A deep area of low pressure is heading across the north Atlantic to end the working week. This will bring heavy rain on Friday with strong winds and gales for exposed areas then leave a windy, showery flow for Saturday. There will be plenty of showers for exposed western counties, fewer further east and gradually cooler air. Forecast confidence then decreases around more rain for southern Britain. Will a frontal wave return and bring rain to southern England, or a cluster of heavier showers push in from southwest England and work across to London by evening? It looks like pressure will rise on Sunday and slowly subdue the showers and brisk winds. This leaves the weather on Sunday looking more settled.
This low pressure will spend the next few days moving towards Iceland, interacting with the jet stream and deepening. Current timings show the intense frontal rain sweeping across Northern Ireland and western Scotland during the middle of Friday and then soaking the rest of Britain during Friday afternoon and evening. It could be that the rain doesn’t arrive over SE England until later on Friday evening but keep an eye on the Netweather Radar to see how far away it is. It will be windy everywhere with a southwest wind veering to a westerly later.
There could be disruption to travel with plenty of surface water and spray, speed restrictions on motorways and poor visibility.
There will be heavy rain overnight for southern Britain and East Anglia, so take note if you are camping this weekend. Skies clear behind the front but there will be showers packing in from the west. These showers will be heavy at times with occasional lightning, even hail or sleet over the mountains. The tops of the Scottish mountains have already seen a dusting of snow this week.
The ECM model shows the frontal band waving up over southern England, maybe into south Wales during Saturday bringing another spell of very wet weather. All the time the north-westerly flow will bring more blustery showers with a few bright spells but eastern Britain could be more sheltered and see some sunshine.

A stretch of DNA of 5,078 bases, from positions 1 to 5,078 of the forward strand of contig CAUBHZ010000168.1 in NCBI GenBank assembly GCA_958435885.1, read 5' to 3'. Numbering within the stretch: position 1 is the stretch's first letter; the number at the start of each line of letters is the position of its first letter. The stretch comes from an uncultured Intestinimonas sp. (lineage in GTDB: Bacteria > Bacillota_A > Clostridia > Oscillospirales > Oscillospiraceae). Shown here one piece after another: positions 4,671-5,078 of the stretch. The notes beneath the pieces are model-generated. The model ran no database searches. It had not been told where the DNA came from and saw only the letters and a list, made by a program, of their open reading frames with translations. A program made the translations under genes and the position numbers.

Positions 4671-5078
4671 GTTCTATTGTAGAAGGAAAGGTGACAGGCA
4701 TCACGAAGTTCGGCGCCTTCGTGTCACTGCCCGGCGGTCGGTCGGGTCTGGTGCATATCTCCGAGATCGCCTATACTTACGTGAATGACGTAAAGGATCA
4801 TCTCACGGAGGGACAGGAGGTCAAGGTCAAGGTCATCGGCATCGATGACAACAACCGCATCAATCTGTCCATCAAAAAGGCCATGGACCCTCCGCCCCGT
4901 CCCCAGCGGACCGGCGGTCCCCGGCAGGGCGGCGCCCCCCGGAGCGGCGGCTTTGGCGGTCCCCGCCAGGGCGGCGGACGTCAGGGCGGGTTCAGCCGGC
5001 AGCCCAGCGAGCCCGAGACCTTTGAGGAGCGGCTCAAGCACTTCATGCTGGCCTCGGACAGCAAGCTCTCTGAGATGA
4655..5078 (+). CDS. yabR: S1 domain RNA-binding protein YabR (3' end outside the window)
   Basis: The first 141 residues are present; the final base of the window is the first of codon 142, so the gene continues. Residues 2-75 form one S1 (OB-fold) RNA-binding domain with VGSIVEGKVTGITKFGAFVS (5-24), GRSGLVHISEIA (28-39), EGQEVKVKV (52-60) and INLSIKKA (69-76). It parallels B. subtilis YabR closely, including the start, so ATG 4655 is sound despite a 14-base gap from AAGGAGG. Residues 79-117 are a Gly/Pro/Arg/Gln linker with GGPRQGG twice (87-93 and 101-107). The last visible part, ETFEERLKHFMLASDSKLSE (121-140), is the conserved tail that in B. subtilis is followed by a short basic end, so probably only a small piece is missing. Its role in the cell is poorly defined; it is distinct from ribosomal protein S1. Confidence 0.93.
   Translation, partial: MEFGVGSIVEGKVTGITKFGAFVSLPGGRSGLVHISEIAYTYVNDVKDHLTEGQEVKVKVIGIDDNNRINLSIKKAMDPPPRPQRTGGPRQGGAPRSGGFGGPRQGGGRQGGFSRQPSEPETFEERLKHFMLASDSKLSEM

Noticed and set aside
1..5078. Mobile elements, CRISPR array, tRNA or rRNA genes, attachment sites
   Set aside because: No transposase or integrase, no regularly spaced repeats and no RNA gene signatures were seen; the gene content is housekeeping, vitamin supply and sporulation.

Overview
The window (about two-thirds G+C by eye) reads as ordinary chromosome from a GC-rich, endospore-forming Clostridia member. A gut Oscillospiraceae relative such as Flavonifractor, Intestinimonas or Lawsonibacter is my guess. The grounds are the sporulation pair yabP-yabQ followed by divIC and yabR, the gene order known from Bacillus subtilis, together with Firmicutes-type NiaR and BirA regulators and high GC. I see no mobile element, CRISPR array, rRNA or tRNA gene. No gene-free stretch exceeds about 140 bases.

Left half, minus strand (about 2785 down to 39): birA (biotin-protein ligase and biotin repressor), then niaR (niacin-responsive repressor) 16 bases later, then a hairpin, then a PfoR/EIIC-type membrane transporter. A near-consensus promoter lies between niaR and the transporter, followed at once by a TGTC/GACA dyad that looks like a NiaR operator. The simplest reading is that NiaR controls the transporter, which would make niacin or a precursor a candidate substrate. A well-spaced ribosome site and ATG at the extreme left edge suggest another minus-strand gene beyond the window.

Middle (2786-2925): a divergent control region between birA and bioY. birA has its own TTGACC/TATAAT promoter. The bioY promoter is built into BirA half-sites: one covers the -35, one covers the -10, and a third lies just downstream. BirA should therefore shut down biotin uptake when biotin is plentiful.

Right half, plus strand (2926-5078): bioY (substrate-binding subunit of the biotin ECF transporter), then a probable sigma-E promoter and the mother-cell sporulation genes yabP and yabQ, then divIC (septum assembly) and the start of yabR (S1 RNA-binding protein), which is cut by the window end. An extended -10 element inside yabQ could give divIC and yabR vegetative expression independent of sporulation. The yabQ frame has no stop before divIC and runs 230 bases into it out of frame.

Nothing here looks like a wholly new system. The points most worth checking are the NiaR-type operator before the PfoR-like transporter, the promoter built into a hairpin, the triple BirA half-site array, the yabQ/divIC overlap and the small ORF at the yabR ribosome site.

That frontal band in the south clears from Kent overnight and leaves the more settled weather for Sunday. However, the showers take their time to fade from NW Britain and northern Scotland.
The GFS model does not develop the southern wave on Saturday and so shows drier weather although with blustery showers passing by from the west. And the same high pressure builds to the south which allows a settled Sunday for many parts. The far north of Britain keeps the risk of a few showers though.
The Netweather MR model picks out a cluster of heavy showers or even a small circulation with strong winds moving across SW Britain then southern England on Saturday. This reaches SE England by Saturday evening with strong winds through the English Channel during the day. It leaves a blustery flow from the west on Sunday but does look drier for most parts of the UK. Gwynedd, Co. Londonderry, Lancashire and Highland all keep the risk of showers.
The UKMO model subdues the showers much more for Sunday. There will be more cloud over Northern Ireland, much of Scotland and NW England but overall, a fair day with brighter, even sunny skies for SE Britain.
Temperatures on Saturday will be 13 to 20C but windy, with the highest temperatures for the West Country, if there is fine weather rather than showers. It will feel cooler overnight especially for inland Britain where skies clear, down to 5 to 8C. Sunday should see the winds easing and similar temperatures but the highest over SE Britain.
There will be a bout of strong westerly winds during Saturday night and Sunday morning passing from Argyll over Scotland and affecting northern England. The heavy showers will still be around for the west coast but early hill walkers do be aware that the strong winds will take their time to ease down. Eastern England remains blustery into the afternoon even if there is more sunshine.